In the case of Twenty-Four Seven Recruitment Services Limited and others v Afonso and others, the Employment Appeal Tribunal (“EAT”) has provided some useful guidance on the level of detail that needs to be provided in an agency worker’s contract in order to invoke the equal pay (‘Swedish derogation’) exemption set out in the Agency Workers Regulations 2010 (AWR).
The AWR apply to agency workers who are appointed to do temporary work for hirers through temporary work agencies. The AWR provide that once an agency worker has undertaken the same role, on one or more assignments, with the same hirer for 12 continuous calendar weeks, the worker will be entitled to the same basic working and employment conditions, including pay, as comparable employees of the hirer.
However, the AWR provides for an exemption to the right to receive equal pay (and only pay). This applies where the agency worker has entered into a permanent contract of employment with a temporary work agency, which provides for pay between assignments and which satisfies a number of other formal requirements set out in the AWR. The two requirements relevant to this case are that the contract must set out: 1) the minimum scale or rate of remuneration or the method of calculating remuneration, and 2) the expected hours of work during any assignment. This exemption is often referred to as the ‘Swedish derogation’ because it was negotiated by the Swedish government for inclusion in the EU Directive that was implemented in Great Britain by the AWR.
In this case, 191 agency workers (the “Claimants”) brought a multiple claim against the Respondents for equal pay to permanent workers of their hirers, alleging that their contracts did not satisfy the Swedish derogation on the basis that they did not specify the scale or rate of pay and their expected hours of work. The Claimants contracts stated that their “rates of pay will at all times be no less than the National Minimum Wage (NMW) currently in force per hour worked” and that their hours of work would be “any five days out of seven”.
The Employment Tribunal (“ET”) held that the Claimants contracts did not satisfy the requirements for the Swedish derogation. The ET stated that the Claimants contracts should have specified an actual figure in respect of pay. With regards to hours, the ET’s view was that if the contract had set out the number of hours that workers were expected to work in a day, the reference to working five days out of seven might have been sufficient. Without such information though, the ET found that there was insufficient information provided as to the hours that they would be expected to work.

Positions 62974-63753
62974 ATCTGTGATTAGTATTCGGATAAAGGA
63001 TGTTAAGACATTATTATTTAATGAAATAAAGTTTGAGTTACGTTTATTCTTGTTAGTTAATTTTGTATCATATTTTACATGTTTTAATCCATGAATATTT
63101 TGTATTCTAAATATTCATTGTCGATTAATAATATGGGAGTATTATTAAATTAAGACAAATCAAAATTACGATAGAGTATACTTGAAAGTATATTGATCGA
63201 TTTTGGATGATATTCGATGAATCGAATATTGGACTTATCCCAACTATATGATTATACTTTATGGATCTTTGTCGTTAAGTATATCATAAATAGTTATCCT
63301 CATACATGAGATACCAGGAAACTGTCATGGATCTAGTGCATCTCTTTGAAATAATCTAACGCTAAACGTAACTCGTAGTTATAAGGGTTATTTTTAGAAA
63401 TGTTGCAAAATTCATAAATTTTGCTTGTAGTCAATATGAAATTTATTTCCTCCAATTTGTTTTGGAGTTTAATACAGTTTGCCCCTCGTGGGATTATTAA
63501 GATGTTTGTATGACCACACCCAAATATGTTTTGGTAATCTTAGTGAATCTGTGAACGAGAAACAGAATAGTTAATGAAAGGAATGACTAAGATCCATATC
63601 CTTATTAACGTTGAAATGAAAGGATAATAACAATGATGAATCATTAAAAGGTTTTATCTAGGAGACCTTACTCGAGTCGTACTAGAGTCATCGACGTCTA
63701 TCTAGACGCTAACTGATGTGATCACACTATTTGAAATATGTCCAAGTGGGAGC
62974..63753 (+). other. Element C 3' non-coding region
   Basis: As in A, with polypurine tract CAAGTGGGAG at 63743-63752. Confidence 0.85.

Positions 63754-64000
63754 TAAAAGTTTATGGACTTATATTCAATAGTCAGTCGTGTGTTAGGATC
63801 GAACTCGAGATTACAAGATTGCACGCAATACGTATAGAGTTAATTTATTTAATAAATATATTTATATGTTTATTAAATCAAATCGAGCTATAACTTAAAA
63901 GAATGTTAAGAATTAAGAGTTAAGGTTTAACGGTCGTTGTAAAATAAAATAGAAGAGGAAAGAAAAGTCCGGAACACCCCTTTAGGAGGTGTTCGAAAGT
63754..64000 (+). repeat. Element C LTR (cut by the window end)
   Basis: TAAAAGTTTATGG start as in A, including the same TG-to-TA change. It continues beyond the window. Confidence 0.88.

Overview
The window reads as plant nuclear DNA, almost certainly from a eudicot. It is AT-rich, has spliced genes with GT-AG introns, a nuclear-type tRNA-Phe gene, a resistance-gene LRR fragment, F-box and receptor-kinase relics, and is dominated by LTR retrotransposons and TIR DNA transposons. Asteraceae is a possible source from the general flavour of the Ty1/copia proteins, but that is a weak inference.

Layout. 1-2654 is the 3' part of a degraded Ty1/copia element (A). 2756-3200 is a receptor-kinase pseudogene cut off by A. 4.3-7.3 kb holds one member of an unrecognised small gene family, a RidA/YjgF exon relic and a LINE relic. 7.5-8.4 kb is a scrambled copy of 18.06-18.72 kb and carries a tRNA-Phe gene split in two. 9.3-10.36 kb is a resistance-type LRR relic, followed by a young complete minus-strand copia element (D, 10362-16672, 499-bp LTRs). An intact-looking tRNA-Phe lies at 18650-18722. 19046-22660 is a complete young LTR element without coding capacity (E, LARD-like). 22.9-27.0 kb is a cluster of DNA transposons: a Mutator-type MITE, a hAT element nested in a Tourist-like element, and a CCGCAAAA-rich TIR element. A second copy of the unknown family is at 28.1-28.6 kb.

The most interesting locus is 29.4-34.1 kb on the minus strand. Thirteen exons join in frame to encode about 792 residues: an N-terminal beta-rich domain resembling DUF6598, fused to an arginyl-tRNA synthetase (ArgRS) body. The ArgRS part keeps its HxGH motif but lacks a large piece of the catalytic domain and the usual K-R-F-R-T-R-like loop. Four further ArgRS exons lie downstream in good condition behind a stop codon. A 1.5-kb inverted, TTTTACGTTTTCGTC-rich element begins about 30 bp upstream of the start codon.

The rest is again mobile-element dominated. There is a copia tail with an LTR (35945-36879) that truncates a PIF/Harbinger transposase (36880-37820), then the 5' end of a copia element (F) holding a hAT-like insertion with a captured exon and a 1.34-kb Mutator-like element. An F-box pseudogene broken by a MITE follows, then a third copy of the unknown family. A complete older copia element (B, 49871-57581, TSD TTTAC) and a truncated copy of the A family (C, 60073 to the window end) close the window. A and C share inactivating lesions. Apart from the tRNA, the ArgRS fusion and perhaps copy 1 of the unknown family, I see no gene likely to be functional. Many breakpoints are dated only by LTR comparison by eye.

The Respondents appealed to the EAT but their appeal was dismissed.
The EAT held that the ET had erred in its finding with regards to the rate of pay. The reference to NMW was acceptable given that information as to rate is readily available elsewhere. Regarding hours of work, the EAT agreed with the ET that the reference to “five out of seven days” was insufficient and that the contract would need to refer to the expected hours of work per week or other period in order for the Swedish derogation to apply.
This case provides greater clarity as to the level of detail that needs to be set out in an agency worker’s contract in order for the Swedish derogation to be effective. Temporary work agencies will no doubt be pleased to hear that a simple reference to the NMW as a minimum rate of pay will be acceptable, but the need to refer to the expected number of hours per week or other period may not be construed as positively.
Given the outcome of this case, we would encourage temporary work agencies seeking to rely upon the Swedish derogation to review their contracts to check that they are sufficiently clear as to rate of pay and expected hours of work.
If you would like more information about the issues raised in this article or any other aspect of employment law, please contact us on 029 2034 5511 or at firstname.lastname@example.org.